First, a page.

Search Images Maps Play YouTube News Gmail Drive More »
Sign in
Screen reader users: click this link for accessible mode. Accessible mode has the same essential features but works better with your reader.

Patents

  1. Advanced Patent Search
Publication numberUS5861016 A
Publication typeGrant
Application numberUS 08/864,307
Publication dateJan 19, 1999
Filing dateMay 28, 1997
Priority dateMay 28, 1997
Fee statusPaid
Publication number08864307, 864307, US 5861016 A, US 5861016A, US-A-5861016, US5861016 A, US5861016A
InventorsFred P. Swing
Original AssigneeSwing; Fred P.
Export CitationBiBTeX, EndNote, RefMan
External Links: USPTO, USPTO Assignment, Espacenet
Method of wound healing using electrical stimulation and acupuncture needles
US 5861016 A
Abstract
A method for healing a wound of a patient using an electrical stimulator and acupuncture needles is provided. The method includes the step of positioning a plurality of acupuncture needles coupled to the electrical stimulator substantially around the wound. The next step includes applying a current to the acupuncture needles positioned substantially around the wound. The first half of the treatment, a current is applied through the needles until a stinging sensation (or pain) is felt by the patient. Halfway through the treatment, the current is increased until a stinging sensation is again felt by the patient. At least four acupuncture needles are substantially positioned around the wound and alternating the polarity of the needles. The needles are further separated by one-half to two inches from the wound.
Images(2)
Previous page
Next page
Claims(6)
What is claimed is:
1. A method of healing a wound of a patient using an electrical stimulator, comprising the steps of:
positioning substantially around the wound a plurality of acupuncture needles coupled to the electrical stimulator; and
applying a current through the acupuncture needles positioned about the wound.
2. The method of claim 1, further including the step of increasing the current through the acupuncture needles to the wound until a stinging sensation is felt by the patient.
3. The method of claim 1, where said positioning of acupuncture needles around the wound includes the step of inserting at least 4 acupuncture needles around the wound and alternating the polarity of said needles.
4. The method of claim 3, further including the step of separating the acupuncture needles by about two inches from one another.
5. The method of claim 4, wherein the at least 4 needles are inserted about 0.5 to 2.0 inches from the wound.
6. The method of claim 5, further including the step of increasing the current through the acupuncture needles to the wound until a stinging sensation is felt by the patient.
Description
BACKGROUND OF THE INVENTION

This invention relates generally to a method of healing a wound, and more particularly to a method of healing a wound using electrical stimulation and acupuncture needles.

While electrical stimulators are well known in the art, they are typically used in conjunction with Traditional Chinese Medicine meridians ("TCM"). TCM is an ancient procedure that uses 250 different points, which are points of lesser electrical resistance on the human body, to cure various medical conditions. That is, acupuncture needles are inserted at these predetermined points on TCM meridians (lines) and then left alone for a period of time or stimulated by a variety of methods:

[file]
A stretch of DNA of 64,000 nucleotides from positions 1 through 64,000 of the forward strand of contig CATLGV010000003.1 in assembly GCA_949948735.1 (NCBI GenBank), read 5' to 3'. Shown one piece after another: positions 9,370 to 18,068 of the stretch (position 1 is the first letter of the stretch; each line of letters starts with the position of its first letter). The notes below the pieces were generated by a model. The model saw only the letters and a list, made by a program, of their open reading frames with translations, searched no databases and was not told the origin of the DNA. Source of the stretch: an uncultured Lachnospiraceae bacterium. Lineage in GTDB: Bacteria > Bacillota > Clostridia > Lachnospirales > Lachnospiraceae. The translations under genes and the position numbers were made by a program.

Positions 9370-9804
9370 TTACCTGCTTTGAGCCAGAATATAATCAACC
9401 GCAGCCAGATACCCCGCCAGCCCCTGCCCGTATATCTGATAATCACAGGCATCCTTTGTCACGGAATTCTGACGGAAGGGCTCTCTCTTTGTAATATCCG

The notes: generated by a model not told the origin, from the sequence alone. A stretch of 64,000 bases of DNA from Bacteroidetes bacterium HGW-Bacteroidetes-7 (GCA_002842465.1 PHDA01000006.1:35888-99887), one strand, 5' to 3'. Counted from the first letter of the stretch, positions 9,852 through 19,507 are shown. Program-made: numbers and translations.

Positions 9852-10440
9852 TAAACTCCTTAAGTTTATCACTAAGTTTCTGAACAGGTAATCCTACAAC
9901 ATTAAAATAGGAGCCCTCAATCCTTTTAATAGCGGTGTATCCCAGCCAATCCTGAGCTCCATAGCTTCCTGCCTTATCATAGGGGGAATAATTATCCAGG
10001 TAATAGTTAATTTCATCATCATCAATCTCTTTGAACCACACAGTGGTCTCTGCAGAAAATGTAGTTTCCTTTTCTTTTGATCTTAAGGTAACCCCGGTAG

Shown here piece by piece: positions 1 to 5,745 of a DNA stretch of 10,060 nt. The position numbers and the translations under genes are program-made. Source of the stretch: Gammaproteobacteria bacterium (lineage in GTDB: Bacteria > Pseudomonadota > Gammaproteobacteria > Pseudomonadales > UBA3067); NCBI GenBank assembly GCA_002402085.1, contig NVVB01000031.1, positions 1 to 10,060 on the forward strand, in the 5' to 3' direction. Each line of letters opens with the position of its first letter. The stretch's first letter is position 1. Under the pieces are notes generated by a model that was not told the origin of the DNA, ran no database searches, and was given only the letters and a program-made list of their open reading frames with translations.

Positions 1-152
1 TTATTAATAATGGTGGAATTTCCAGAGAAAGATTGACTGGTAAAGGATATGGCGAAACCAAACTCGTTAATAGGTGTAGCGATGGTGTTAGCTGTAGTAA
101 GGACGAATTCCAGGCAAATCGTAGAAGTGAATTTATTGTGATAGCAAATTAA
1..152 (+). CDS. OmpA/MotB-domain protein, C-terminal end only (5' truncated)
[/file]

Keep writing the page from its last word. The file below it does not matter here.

1. manually manipulating the needles;

2. heat applied to the needles (moxa--similar to a hot lighted end of a cigar); and

3. an electrical current.

In addition, the Craig PENS theory and treatment is well-known in the art. The PENS method follows dermatomes, myotomes and neurotomes of the human body which are found in various anatomy books. Similar to TCM, the acupuncture needles are positioned at pre-defined locations on the human body associated with specific muscles, nerves or the like to dissipate pain. Craig PENS is used for pain treatments only--back pain; neck pain; joint pain, etc.

Accordingly, prior art methods fail to teach the use acupuncture needles to heal a wound irrespective of the specific pressure points or Chinese meridian points on the human body. To overcome this deficiency, the present invention uses acupuncture needles and positions them with specific reference to the location of the wound.

SUMMARY OF THE INVENTION

Generally speaking, in accordance with the invention, a method for healing a wound of a patient using an electrical stimulator is provided. The method includes the step of positioning a plurality of acupuncture needles coupled to the electrical stimulator substantially around the wound. The next step includes applying a current to the acupuncture needles positioned substantially around the wound. During the first half of the treatment, a current is applied through the needles until a stinging sensation is felt by the patient. Halfway through the treatment, the current is increased until a stinging sensation is again felt by the patient. At least four acupuncture needles are substantially positioned around the wound and alternating the polarity of the needles. The needles are further separated by one-half to two inches from the wound.

Accordingly, it is an object of the invention to provide an improved method of healing wounds using electrical stimulation and acupuncture needles.